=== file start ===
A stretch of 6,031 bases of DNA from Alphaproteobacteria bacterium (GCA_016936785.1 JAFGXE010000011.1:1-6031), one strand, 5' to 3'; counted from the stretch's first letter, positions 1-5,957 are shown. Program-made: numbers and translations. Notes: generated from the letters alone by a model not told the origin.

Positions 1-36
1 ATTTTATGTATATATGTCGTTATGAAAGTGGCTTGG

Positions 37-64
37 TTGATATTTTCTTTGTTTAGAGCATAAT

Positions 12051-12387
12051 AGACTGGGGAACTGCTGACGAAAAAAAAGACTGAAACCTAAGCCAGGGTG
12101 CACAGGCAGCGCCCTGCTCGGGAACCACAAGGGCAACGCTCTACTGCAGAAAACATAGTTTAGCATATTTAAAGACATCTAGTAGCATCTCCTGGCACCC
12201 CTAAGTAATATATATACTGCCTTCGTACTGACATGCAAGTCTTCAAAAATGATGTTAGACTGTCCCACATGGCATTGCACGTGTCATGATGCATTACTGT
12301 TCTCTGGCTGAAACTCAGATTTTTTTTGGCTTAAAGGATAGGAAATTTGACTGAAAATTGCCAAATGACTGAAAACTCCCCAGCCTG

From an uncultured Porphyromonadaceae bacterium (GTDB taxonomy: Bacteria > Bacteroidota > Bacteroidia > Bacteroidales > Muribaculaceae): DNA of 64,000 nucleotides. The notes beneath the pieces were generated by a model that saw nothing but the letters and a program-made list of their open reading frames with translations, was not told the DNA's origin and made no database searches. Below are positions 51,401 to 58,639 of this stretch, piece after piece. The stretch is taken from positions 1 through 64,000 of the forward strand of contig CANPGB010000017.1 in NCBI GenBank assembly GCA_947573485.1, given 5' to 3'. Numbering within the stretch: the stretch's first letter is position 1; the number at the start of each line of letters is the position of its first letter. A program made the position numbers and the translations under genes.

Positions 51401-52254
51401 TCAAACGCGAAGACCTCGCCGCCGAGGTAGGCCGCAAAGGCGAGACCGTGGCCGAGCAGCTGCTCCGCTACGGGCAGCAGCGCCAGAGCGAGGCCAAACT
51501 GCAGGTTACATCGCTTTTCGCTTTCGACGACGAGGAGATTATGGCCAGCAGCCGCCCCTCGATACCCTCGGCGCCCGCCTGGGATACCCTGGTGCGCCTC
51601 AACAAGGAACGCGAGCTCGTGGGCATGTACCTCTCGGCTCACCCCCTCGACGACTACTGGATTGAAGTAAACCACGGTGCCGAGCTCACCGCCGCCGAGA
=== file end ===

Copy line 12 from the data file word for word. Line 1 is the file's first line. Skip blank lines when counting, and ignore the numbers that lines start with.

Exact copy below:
Positions 51401-52254